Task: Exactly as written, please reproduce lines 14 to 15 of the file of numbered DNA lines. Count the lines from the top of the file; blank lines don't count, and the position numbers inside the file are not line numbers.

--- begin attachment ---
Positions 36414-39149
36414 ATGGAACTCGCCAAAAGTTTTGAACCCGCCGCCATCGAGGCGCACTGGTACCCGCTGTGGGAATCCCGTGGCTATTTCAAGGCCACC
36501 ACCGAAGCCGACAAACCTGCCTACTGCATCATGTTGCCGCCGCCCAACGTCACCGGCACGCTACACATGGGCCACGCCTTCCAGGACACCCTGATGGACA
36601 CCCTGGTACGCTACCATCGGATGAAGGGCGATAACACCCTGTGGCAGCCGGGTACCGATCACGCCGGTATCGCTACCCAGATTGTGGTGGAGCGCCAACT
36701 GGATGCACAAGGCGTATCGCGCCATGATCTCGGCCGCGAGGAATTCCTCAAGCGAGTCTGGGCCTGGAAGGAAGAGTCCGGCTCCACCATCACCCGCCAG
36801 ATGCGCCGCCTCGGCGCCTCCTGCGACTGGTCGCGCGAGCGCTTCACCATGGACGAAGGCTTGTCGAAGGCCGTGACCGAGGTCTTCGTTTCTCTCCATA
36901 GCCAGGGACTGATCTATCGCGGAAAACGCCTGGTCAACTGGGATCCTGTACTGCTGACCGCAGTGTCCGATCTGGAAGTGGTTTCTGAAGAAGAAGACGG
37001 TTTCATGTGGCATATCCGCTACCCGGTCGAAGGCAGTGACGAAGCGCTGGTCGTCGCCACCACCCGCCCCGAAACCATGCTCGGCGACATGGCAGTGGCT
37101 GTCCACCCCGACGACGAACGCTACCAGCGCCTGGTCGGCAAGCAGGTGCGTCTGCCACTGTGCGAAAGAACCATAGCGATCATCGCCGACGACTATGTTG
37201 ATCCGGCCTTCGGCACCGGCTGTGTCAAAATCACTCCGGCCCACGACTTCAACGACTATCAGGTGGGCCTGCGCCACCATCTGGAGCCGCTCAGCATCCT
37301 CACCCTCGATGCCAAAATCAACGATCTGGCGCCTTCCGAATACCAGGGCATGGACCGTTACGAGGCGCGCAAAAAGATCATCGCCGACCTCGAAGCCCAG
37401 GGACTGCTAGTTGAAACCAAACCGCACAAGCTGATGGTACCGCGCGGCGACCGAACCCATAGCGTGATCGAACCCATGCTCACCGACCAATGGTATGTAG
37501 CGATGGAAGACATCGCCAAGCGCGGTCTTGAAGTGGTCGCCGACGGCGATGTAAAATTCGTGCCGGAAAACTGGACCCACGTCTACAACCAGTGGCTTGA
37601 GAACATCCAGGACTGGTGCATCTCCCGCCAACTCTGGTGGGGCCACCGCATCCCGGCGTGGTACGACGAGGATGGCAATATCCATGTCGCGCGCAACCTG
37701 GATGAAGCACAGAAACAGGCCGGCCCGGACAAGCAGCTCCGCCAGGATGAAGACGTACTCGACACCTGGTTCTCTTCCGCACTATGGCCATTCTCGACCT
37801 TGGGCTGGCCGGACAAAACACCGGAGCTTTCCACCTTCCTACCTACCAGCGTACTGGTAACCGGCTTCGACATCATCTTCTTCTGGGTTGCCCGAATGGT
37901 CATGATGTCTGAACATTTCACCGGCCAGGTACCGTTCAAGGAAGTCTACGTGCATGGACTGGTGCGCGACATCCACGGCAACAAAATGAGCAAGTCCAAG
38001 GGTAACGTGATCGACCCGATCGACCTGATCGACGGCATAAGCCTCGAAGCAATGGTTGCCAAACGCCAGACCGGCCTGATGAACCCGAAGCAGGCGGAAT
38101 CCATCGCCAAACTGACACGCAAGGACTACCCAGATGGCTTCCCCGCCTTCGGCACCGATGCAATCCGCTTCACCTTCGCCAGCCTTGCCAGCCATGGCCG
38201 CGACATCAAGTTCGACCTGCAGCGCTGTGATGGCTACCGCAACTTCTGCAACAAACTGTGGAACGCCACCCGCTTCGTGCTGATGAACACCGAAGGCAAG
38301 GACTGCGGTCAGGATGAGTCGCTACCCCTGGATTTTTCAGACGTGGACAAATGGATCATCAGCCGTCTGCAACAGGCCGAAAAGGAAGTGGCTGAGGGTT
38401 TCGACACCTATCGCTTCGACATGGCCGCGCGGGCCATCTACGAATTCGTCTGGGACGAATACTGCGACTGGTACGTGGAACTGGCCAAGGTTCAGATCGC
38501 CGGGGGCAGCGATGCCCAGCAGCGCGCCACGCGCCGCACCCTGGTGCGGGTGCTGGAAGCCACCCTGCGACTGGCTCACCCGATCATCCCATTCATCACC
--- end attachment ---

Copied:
37601 GAACATCCAGGACTGGTGCATCTCCCGCCAACTCTGGTGGGGCCACCGCATCCCGGCGTGGTACGACGAGGATGGCAATATCCATGTCGCGCGCAACCTG
37701 GATGAAGCACAGAAACAGGCCGGCCCGGACAAGCAGCTCCGCCAGGATGAAGACGTACTCGACACCTGGTTCTCTTCCGCACTATGGCCATTCTCGACCT